The Follies

The Follies

- in Fitzsimon File

The pathetic stunt to punish workers

This might be Friday and these are the Follies, but there’s nothing even remotely amusing about the Republicans’ offensive attempt to hold unemployed workers hostage as part of their right-wing budget slashing games.

The unemployment benefits of 37,000 unemployed workers run out on Saturday unless the General Assembly approves legislation to allow them to keep receiving the extended benefits that are completely funded by the federal government.

But legislative leaders combined the benefit extension with a continuing budget resolution that would force Governor Beverly Perdue to run state government on 13 percent less funding than she has recommended if there is no final budget agreement before the end of the state fiscal year June 30.

Budget negotiations haven’t even begun in earnest. The House just released its budget recommendations this week but hasn’t debated them, much less passed anything. The Senate hasn’t even put its plan together yet and there are still ten weeks left in the fiscal year.

There’s no way Perdue should agree now to a budget level set by Republicans that would force massive cuts in education and human services.

Republicans say that Perdue’s threat to veto their budget gives them no choice, but veto threats are part of the negotiations. That’s the way the system works. The same Republicans crying foul and saying that Perdue talking about a veto means she is unwilling to negotiate in good faith vow every day never to raise taxes or keep the 2009 temporary taxes in place.

It is apparently ok for them to rule out any compromise, but it is somehow offensive when Perdue does it. It’s like they have forgotten that she was elected by the people too.

But more importantly, all the budget back and forth has nothing to do with the 37,000 workers about to lose their benefits. Republicans claim to care about the workers, but you wouldn’t know it from the stunt they are trying to pull.

They know full well that Perdue will veto the bill, which means they are willing to let the workers lose their benefits Saturday instead of simply passing a benefit extension that Perdue will sign.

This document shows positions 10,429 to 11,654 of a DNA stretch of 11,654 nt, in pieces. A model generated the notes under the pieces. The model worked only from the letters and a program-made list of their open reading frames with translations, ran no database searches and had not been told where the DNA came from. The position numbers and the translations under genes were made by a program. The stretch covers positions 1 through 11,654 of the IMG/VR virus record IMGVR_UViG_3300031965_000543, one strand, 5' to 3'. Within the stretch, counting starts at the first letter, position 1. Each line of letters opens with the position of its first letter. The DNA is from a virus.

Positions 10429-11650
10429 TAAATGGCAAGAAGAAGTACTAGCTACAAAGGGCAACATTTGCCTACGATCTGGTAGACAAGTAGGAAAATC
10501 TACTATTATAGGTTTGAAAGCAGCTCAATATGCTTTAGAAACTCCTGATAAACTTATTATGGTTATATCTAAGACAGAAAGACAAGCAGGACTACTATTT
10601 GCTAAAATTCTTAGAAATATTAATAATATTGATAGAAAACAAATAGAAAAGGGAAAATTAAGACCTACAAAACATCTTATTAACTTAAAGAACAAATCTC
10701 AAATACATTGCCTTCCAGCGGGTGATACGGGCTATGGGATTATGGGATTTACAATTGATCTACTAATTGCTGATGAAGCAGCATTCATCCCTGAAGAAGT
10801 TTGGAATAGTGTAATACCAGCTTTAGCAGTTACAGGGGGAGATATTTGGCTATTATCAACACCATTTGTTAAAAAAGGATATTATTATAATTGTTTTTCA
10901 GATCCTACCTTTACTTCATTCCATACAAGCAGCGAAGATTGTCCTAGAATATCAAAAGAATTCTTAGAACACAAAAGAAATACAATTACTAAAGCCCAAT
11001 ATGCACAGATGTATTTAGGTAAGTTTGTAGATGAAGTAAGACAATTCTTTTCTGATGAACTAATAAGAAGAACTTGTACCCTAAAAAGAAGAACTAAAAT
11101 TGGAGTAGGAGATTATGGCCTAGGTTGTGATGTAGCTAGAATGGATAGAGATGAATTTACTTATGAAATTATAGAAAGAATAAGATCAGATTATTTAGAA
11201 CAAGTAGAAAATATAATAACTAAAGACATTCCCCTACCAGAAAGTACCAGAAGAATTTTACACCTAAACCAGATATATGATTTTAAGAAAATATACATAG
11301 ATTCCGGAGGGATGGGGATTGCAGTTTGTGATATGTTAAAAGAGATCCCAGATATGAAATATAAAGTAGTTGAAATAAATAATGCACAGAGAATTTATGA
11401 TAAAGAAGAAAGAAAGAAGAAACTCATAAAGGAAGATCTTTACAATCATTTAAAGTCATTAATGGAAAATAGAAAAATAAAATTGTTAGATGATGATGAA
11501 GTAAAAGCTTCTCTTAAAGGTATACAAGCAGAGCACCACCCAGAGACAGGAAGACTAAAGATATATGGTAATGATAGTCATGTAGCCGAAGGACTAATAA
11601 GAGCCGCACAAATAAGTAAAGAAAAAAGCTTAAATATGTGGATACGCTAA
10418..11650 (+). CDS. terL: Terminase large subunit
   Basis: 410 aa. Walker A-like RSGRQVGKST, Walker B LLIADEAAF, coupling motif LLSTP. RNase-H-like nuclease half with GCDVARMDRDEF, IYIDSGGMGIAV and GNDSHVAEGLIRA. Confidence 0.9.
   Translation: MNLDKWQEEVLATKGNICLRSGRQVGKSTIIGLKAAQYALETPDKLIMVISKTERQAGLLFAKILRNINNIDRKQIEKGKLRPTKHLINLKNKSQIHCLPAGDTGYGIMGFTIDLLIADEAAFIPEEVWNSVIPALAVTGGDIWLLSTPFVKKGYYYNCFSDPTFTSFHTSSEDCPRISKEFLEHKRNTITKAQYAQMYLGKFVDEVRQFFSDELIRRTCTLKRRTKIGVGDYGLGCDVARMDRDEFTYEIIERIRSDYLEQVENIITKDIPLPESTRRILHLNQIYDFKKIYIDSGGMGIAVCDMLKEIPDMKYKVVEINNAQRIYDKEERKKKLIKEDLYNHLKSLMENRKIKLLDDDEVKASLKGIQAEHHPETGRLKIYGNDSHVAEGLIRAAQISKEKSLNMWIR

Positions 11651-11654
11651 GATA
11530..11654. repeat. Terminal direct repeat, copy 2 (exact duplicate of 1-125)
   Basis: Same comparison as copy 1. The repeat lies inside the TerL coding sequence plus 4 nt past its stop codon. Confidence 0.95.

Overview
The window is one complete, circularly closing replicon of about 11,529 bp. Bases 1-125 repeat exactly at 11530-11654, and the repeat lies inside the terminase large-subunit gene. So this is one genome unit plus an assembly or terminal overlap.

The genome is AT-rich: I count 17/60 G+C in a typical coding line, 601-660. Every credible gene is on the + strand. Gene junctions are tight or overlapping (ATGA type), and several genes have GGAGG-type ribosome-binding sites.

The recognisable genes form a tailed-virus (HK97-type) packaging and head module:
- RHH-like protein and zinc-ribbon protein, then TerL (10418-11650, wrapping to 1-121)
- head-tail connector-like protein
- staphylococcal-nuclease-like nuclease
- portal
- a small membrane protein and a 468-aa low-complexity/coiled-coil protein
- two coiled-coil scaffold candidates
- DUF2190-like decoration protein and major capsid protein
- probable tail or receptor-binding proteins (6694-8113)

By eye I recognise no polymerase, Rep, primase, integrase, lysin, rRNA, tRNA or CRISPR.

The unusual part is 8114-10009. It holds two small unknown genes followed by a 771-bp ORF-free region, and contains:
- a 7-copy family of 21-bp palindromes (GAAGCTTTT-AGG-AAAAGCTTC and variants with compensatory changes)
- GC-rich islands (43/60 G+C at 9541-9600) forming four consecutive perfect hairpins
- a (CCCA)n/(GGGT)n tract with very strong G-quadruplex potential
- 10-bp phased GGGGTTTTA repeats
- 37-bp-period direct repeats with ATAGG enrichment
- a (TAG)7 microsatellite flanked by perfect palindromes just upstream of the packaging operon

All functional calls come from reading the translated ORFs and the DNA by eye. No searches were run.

They would rather play pathetic, Washington-style partisan political games than help families who are worried about how to pay their rent next month.

The episode is a new low for the General Assembly and given the performance of lawmakers so far this year, that is no small accomplishment.

Perdue stands up for students, agrees with last year’s Stevens

Perdue also made headlines this week for her veto of state health plan legislation that would for the first time charge teachers and state employees a monthly premium. Perdue understandably considered the proposal a tax on teachers, who haven’t received a raise in three years and whose jobs have become far more difficult as budget cuts have eliminated much of the support they received from their schools and local school systems.

Far less attention was paid to Perdue’s other veto of the week, her rejection of legislation that would allow local community colleges to deny students access to low interest federal loans.

On this issue Perdue agrees with Republican Senator Richard Stevens, at least the one from last session who led a study commission that came up with legislation that he then sponsored to require the community colleges to make the loans available to their students.

This year’s Senator Stevens voted to repeal the law that last year’s Senator Stevens sponsored.

The good news is that Perdue’s veto means that last year’s Senator Stevens will prevail and more importantly that thousands of community college students will have access to low interest loans.

Every single one, except two

Speaking of Senator Stevens, fellow Republican Senator Jerry Tillman seems to have selective amnesia about him.

During the debate about the continuing budget resolution, Tillman launched into the now familiar tirade about how Democrats caused the current budget problems with the reckless spending plan they passed last year.

Tillman said that not a single Republican now in the Senate voted for the budget last year. But that’s simply not true.

Two Republicans did, Senator Stan Bingham and Senator Stevens. And Republican Senate leaders thought enough of Stevens to make him head of the powerful Appropriations Committee this session.

The next time Tillman needs an explanation of why last year’s budget made sense, he ought to stop screeching at the Democrats in the Senate and ask his own budget chair who supported it.

To the right of Fox News

April 15th always brings out the hard right anti-government crowd and this year is no exception, with Tea Party events scheduled across the state.

And the conservative think tanks that want to be taken seriously in the state policy world continue to pander to them.

One of the tax day protests is being held in Waynesville by something called the Haywood 9-12 project. One of the featured speakers is Kory Swanson from the Locke Foundation.

If you are wondering about the group here’s a clue. The second item on its suggested reading list is “Common Sense” by Glen Beck.

Too extreme for Fox news but not for the Locke Foundation.